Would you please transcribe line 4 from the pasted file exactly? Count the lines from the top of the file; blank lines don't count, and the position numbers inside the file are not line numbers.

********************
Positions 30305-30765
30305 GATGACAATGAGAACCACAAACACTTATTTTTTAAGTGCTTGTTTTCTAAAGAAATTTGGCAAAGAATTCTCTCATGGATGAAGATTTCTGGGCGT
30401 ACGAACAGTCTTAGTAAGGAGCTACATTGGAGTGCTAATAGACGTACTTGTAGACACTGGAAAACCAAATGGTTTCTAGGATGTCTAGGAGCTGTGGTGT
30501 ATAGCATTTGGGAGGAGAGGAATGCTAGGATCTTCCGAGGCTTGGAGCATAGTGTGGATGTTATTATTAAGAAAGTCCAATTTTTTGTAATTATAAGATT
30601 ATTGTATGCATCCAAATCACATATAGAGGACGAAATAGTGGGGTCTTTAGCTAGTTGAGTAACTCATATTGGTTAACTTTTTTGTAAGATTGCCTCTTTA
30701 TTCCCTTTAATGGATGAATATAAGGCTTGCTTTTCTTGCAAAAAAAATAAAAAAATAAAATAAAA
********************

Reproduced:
30501 ATAGCATTTGGGAGGAGAGGAATGCTAGGATCTTCCGAGGCTTGGAGCATAGTGTGGATGTTATTATTAAGAAAGTCCAATTTTTTGTAATTATAAGATT